Diana Sprain Diana Sprain Thursday, December 06, 2012 10:11:11 AM When my husband first received his paramedic certification, it was as a Mobile Intensive Care Unit (MICU) Paramedic. He taught an EMT class at a college for a number of years, utilizing his numerous contacts to make the lab realistic and fun. For the vehicle extritication, he had a local fire department bring a vehicle out to the campus and let the students try doing assessments on a 'victim' who was in a mangled vehicle. Once everyone had a turn, the firefighters would demonstrate how an extracation was done. The fire department also it the afternoon a training experience for their personnel. For water rescues he'd take the students to the campus pool (everyone was instructed to wear bathing suits). They all took turns extricating an injured swimmer. They had to perform rescue breathing on the dummy, while still in the water. Because the region was known for many varities of outdoor activities, he would borrow kayaks, skies, and other outdoor gear. The volunteer victims would wear the equipment, in addition to the moulage. Another person stood by to call out the 'vital signs' during the scenarios and would also call out the victim's status changes - the patient has stopped breathing or the victim now has a pulse. Over the years, a motorcycle was carefully lowered on a victim, another slid under a vehicle, and many had pieces of liver (and other cuts of meat & real bones) applied to their bodies along with tubing (that the victim manully squirted 'blood' to mimic arterial bleeding) worked in to the make-up effects. Props such as police crime scene tape (courtesy of my employer), used bullet casings, and chalked line drawings helped to make scenarios more life like. He even had a couple of volunteers act as nosy or aggressive bystanders. He arranged for a spare ambulance to be at one lab, to allow each student the chance at being in the back of a moving rig (it drive around the parking lot). Students praised his course. He ran in to many prior students in the field who told him his class helped prepare them for the field. Creativity doesn't have to be expensive. I used beat cops in the disaptcher training - having them run in the gym, while calling in phoney foot pursuits for my trainees to handle in our CAD training environment. I made phone calls to my students, letting them ask questions and enter the calls in the training program. I was able to review the events with the trainees and see what went right and what went wrong.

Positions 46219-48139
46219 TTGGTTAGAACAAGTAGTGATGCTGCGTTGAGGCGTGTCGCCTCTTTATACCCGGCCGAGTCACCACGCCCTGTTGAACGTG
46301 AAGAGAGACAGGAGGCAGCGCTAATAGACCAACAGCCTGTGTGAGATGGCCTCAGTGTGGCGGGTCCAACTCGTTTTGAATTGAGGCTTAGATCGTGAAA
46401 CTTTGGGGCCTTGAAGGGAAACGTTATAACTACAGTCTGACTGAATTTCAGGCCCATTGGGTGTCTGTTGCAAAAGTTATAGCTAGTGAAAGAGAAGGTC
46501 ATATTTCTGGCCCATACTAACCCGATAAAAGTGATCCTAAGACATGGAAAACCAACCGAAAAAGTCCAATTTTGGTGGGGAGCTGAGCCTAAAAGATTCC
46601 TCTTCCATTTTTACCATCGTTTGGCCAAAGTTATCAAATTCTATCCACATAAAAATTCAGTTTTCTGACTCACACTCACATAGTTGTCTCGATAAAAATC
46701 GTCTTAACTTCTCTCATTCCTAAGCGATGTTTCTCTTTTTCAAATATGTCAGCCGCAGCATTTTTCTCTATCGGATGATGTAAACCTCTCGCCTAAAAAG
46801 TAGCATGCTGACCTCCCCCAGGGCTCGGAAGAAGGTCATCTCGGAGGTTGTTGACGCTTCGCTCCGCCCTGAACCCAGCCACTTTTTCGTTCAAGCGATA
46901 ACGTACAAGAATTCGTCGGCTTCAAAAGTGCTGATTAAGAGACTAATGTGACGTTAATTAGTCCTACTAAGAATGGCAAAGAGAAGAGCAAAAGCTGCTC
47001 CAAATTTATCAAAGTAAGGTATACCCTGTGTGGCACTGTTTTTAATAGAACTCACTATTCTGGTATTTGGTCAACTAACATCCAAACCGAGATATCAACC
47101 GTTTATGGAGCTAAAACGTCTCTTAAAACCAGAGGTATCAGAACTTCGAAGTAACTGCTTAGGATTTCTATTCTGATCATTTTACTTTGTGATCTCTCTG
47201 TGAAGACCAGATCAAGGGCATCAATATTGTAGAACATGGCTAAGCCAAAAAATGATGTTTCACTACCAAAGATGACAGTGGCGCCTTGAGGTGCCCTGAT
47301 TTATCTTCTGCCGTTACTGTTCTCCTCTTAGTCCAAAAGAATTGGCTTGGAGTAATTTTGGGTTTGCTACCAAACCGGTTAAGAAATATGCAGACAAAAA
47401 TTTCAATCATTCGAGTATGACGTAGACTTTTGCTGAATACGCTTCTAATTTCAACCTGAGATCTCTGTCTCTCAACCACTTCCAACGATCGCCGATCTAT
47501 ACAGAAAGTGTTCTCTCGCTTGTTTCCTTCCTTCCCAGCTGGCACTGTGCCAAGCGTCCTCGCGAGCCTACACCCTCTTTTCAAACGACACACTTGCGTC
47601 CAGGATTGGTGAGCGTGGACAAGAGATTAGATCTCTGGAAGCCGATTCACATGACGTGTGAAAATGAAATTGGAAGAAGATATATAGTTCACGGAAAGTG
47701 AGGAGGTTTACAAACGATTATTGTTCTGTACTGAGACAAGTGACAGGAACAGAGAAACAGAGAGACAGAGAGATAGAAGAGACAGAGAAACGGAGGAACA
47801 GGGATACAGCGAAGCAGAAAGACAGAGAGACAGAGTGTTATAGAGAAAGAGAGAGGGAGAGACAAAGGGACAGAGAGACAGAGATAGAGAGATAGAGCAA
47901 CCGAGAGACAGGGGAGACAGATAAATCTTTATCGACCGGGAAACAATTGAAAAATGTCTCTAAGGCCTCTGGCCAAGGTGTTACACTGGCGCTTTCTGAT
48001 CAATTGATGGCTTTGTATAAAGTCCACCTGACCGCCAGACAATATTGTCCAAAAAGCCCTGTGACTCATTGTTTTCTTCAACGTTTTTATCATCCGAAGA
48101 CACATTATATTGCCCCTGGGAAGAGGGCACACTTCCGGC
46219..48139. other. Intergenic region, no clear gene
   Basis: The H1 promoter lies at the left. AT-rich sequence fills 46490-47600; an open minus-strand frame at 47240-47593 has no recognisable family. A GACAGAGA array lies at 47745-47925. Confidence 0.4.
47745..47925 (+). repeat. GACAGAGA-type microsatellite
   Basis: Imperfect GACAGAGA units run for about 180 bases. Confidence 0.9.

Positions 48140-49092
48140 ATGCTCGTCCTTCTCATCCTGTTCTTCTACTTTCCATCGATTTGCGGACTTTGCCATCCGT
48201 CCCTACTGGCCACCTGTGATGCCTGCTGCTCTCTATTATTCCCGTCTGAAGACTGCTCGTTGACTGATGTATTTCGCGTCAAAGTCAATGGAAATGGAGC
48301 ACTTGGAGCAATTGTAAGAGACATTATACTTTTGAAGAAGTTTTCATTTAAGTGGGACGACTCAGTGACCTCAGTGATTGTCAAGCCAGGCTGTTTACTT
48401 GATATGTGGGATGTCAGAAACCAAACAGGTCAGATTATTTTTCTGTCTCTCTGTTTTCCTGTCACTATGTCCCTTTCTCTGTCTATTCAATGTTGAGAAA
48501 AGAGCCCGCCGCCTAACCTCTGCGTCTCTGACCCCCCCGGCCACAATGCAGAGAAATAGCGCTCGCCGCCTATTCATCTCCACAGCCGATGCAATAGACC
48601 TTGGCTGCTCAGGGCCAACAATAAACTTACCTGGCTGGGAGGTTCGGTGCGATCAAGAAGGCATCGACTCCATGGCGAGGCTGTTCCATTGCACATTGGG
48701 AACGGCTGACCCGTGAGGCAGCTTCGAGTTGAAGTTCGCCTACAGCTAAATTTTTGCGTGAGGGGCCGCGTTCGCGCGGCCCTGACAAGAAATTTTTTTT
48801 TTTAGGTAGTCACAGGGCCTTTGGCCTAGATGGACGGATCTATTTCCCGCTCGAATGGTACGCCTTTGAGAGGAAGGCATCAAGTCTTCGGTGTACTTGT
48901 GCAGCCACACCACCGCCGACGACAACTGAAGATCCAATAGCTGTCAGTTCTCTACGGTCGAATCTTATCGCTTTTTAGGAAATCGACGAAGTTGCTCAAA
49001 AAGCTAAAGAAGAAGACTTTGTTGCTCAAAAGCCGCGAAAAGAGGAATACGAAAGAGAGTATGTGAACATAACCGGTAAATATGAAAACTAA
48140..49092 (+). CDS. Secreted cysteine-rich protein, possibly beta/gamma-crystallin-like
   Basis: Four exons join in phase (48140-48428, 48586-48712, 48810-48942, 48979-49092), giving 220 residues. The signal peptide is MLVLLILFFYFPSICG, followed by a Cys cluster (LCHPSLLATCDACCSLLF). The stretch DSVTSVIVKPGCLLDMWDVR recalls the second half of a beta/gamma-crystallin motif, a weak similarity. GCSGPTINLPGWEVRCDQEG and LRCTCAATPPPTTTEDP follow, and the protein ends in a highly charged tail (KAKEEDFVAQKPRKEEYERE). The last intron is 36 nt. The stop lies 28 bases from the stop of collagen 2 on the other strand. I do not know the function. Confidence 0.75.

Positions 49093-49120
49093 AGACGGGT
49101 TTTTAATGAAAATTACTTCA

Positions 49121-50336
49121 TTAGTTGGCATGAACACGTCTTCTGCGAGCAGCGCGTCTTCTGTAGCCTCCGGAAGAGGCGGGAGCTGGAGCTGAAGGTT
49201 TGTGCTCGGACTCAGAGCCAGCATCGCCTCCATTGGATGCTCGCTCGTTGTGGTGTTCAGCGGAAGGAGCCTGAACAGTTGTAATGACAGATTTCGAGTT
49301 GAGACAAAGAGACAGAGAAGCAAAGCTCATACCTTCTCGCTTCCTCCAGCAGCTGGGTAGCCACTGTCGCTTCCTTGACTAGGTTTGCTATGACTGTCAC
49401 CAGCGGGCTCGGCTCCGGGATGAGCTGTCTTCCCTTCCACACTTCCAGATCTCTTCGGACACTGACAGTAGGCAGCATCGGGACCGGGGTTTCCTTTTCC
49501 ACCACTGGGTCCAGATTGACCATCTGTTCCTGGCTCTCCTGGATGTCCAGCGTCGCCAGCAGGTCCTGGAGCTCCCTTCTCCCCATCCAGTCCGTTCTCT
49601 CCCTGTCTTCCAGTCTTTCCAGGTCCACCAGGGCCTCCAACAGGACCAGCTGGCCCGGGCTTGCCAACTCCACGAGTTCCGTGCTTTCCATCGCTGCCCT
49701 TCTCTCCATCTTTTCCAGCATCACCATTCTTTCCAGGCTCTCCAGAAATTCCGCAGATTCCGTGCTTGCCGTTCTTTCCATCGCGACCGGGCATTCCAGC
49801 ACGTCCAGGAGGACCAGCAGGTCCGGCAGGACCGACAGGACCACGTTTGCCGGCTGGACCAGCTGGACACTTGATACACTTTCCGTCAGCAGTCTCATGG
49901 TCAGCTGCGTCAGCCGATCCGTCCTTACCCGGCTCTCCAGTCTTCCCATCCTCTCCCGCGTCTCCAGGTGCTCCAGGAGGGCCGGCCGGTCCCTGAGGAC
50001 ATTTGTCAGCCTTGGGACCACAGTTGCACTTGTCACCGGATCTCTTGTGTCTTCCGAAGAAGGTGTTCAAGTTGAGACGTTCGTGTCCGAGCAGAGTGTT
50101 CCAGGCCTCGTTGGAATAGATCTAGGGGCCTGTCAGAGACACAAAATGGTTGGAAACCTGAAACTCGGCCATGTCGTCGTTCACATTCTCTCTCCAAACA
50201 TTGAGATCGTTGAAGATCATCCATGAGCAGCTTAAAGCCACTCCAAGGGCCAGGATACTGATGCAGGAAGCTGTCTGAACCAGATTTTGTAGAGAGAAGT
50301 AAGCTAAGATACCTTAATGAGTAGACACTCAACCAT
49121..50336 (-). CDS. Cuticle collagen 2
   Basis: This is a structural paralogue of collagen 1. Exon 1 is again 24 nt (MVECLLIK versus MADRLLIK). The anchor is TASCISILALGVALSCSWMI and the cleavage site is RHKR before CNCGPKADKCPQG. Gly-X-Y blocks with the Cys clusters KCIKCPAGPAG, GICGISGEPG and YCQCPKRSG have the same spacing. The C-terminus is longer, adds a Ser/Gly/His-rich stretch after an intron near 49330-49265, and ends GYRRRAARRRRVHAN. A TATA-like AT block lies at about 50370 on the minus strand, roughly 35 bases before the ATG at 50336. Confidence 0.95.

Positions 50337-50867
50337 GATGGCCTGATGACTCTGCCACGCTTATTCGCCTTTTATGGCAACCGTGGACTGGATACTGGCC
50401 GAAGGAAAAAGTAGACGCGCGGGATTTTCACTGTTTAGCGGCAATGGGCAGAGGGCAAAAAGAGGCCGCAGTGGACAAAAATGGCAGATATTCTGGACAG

Mike Ward Mike Ward Thursday, December 06, 2012 10:12:11 AM Thanks Bob
Mike Ward Mike Ward Thursday, December 06, 2012 10:14:16 AM Thanks for your post. There becomes significant time and logistic issues when expanding clinical rotations. It would be great if each EMT student could get a set of vitals and history on a dozen different people.
Mike Ward Mike Ward Friday, December 07, 2012 12:02:17 AM Thanks Diana for sharing you and your husband's teaching experiences.
Catie Holstein Catie Holstein Friday, December 07, 2012 9:22:39 AM Bravo Mike. Bravo. Standing ovation from me.
Andrea B Krochalis Andrea B Krochalis Friday, December 07, 2012 8:34:18 PM RUEMT class- read this- we just finished this class, thank you! jackie quesenberry-stilwell
Tayo Love Tayo Love Sunday, December 09, 2012 6:14:50 AM I don't know what to say.
Miguel Flores Miguel Flores Wednesday, December 12, 2012 11:36:01 AM Its rather interesting how instructors are blamed! Mean while the curriculum is dumbed down, Patient care is thrown out the window, because patient assesement pretty much allows almost any one to pass! as per the new patient assesment here in NYS! There are those of us, with experience 15 plus years doing the job, who have seen it get dummer and dummer! Hours are cut, and yet where is the profeciency? How can we as instructors set the standard? Well in my opinon I would contiue to teach the CLinical approach, and during testing the students better had retain working knowledge of what they are doing and why! If we were to go by the sheets alone It would be very scary! LOOK at CPR, how many times has it changed back and forth? the same with ACLS?
Mike Ward Mike Ward Monday, December 17, 2012 6:21:23 AM Hi Miguel, Working backwards ... CPR and ACLS have changed every five years based on research on patient outcomes. Not perfect, but based on paying attention. The dramatic results with uninterrupted chest compressions at a rate of 100 are better make the latest changes worthwhile. The Educational Standards curriculum (2009) reverses the path taken in 1984 by the National Standard Curriculum. New York is not the only one struggling with a non-linear approach to patient assessment. Mike
Steven Kanarian Steven Kanarian Saturday, January 05, 2013 1:58:51 PM Hi Bob, Your desire to learn is awesome. Perhaps you should go into medic or RN program.